And don't let anyone tell you that "Willie never took a lesson." As a very young man he traveled the nation and played THOUSANDS of innings of pool with Ralf Greenleaf who was only the best player on planet earth...if not EVER...when he was sober and not so sober.

And fortunately for Willie, Greenleaf had a "classic" or "traditional" style.

Trying to learn stroke mechanics by watching Reyes or Bustamante would be a DISASTER for most players because they would never be able to control those loopy strokes...or drag the tip on the cloth during warm up strokes and then hit a force FOLLOW shot!!

The great teachers will cut through all the stylistic variations and give you a REPEATABLE stroke and they will get you there YEARS before you will likely be able to by any other means.

Two sessions with Scott Lee...for example, for $500 bucks a toss spread out over several months is a NO BRAINER.

Regards,
Jim

commswatch
04-26-2008, 05:06 AM
Play better players. Period. You need to have a genuine desire to BEAT the better player, and for many, that means gambling. While your fighting for your life to break even (or crying for a bigger spot), you WILL learn as you go. The other recommendations in here work as well...and may work better, but cannot advise, as I've never paid for lessons other than in the school of hard knocks and bad beats. (Never play old, skinny, white haired guys 1 hole in a strange pool room - they might turn out to be Danny Diliberto....=).
Something else I do when I find myself in a slump is get into a big tourney (Not US Open big, but something regional). That always wakes me up inside, gets the nerves pumping, and makes me focus. 9 of 10 times, I come out of the tourney on top of my game, if not a 1/2 ball better.
Also, when I had access to snooker, I played 9 ball on the 10 or 12 footers with standard balls - brings a whole new meaning to accuracy.

pooltchr
04-26-2008, 05:22 AM
... practice doesn't make perfect, perfect practice makes perfect. An hour of good practice is worth a week full of "hittin balls"....

Just guessing here, but it sounds like you may have spent some time with one of our family of SPF instructors at one time...

Very good comment!

Steve

Neil
04-26-2008, 05:54 AM
...............

branpureza
04-26-2008, 11:22 AM
Just guessing here, but it sounds like you may have spent some time with one of our family of SPF instructors at one time...

Very good comment!

Steve


Actually I've never taken lessons from anyone and never even had a conversation with an instructor regarding pool before... after 20 years of playing pool I just know what works for me. I put a lot of value on the time I spend practicing so when I'm playing I try learn something every time I'm at the table...

Snapshot9
04-26-2008, 01:47 PM
You've had some good advice so far.

I would advocate 'practice sets'. By that I mean, as you progress up the ladder, your practice sets that you practice should be leading the way for you to get to the next level. They should be 'stretching' you to perform better, and you should practice them until you have mastered them completely.

Practice is done by yourself, or with the assistance of an instructor or a mentor. They can evaluate your current skill level and determine what practice sets will help you get to the next level.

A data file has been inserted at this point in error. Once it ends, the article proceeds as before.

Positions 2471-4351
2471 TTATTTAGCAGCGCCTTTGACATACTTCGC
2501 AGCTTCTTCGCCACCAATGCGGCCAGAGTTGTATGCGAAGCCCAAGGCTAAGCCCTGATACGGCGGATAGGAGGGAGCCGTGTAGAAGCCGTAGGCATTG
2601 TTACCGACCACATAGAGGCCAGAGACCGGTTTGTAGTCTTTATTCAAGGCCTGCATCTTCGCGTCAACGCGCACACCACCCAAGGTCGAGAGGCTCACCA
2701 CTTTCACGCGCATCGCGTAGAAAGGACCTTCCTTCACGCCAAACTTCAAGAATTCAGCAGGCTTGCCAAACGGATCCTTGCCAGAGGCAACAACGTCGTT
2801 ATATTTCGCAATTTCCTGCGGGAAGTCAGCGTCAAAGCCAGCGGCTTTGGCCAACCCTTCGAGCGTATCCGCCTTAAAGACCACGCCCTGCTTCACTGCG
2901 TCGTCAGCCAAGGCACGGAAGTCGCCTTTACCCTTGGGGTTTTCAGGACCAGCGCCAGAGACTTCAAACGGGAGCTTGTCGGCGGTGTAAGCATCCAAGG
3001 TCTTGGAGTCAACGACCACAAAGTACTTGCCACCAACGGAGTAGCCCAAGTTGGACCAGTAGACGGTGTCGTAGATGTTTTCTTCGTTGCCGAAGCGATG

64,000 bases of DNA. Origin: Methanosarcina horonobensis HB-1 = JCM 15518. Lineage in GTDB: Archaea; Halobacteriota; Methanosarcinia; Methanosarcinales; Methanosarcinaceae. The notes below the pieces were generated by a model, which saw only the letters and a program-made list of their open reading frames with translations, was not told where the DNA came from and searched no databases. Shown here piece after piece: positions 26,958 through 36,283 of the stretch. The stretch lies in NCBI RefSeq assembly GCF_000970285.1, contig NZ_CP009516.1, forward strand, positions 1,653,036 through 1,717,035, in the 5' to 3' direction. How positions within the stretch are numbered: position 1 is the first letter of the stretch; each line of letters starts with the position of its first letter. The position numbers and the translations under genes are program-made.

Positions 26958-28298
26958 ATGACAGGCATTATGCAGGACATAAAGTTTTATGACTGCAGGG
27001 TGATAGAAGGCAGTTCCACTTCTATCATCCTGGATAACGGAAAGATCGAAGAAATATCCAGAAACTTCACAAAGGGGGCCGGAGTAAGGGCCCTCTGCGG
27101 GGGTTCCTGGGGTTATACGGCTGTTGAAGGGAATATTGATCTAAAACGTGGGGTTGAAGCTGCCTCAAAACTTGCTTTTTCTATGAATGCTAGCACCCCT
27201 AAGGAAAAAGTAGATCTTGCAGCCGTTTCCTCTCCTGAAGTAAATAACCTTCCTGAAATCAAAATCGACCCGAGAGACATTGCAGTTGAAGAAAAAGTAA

One I used to do a long time ago:

1) Put a ball on the rail at each middle diamond. Run the balls without touching any of the other object balls. (levels 2-4)
2) Then put object balls at the 1st and 3rd diamonds on the rail. Run the balls without touching any others. (levels 3-5)
3) Now, put object balls at all 3 diamonds on the rails, and run them without touching any other balls. (levels 4-7)

That is what I mean by stretching yourself. When you can do each of the above 3-5 times in a row without a mistake or missing, then you have pretty well mastered that particular practice set.

You can also use the above practice sets, only you have to bank each ball.

mantis99
04-26-2008, 10:30 PM
Take a lesson from a good instructor. They will help improve your fundamentals and give you drills that will move you to the next level if you do them judiciously. I believ taking a lesson is the fastest way to decrease the learning curve!!!!!

3andstop
04-27-2008, 09:05 AM
I've played pool seriously for a year and a half now, and I seem to be stuck at that stage where I can run a rack of 8 ball or 9 ball if the balls are in convenient shape, but I can't consistently make runs (more runs than not runs).



Practice a game that allows you to exceed running 8 balls. The problem with running out in 8 ball is that the table is clear and your done. On the other hand, if you are used to running 15 or 20 balls, when you get into a game that requires you to run only 8, its like a walk in the park.

IMO its time to advance. Play straight pool. Allow your mind to get used to extended concentration. Get running racks in that game and the others will seem much easier.

Jason Robichaud
04-27-2008, 10:07 AM
Sounds like you have the skill level required to keep improving. I would start practicing with focus.

It is strange for me... not sure about others, but when I start hitting my shape during a match, my potting improves! Once my potting improves, my shape starts getting better. After a few racks of all parts feeding each other and the confidence building I find my self in the zone and playing my best.

My practice....

Potting with purpose:

I try to make each shot like it is a game ball. Banging kills me...

Shape with purpose:

I don't say over there or close to there. I walk behind my next shot and find the best place to be... I play for a small zone. I like 1 sq diamond shape when possible. To see how easy a table can be with shape try the table with ball in hand every shot. That is what shape is, now try playing it.

CB speed/weight with purpose:

I don't guess how hard to hit the CB to find my shape... I practice my CB speed after contact with OB. Like a lag. If you can't lag to within a diamond, how can a person play diamond shape.

CB line/anlge:

I practice my line after OB contact... I try different CB speeds to see the change in angles. I also take a little look at the line the CB will travel. Sometimes the CB has obstructions along the path and I was too lazy to look.

cuetable is posting actual match layouts and how they got run out. Copy these and watch the run then practice. Find a match online and copy it for practice. Try to hit the same ball position they do. I have been doing this for a bit and it really helped. If you can't find an instructor to tell you what is wrong find matches that are done right and practice that.

Good luck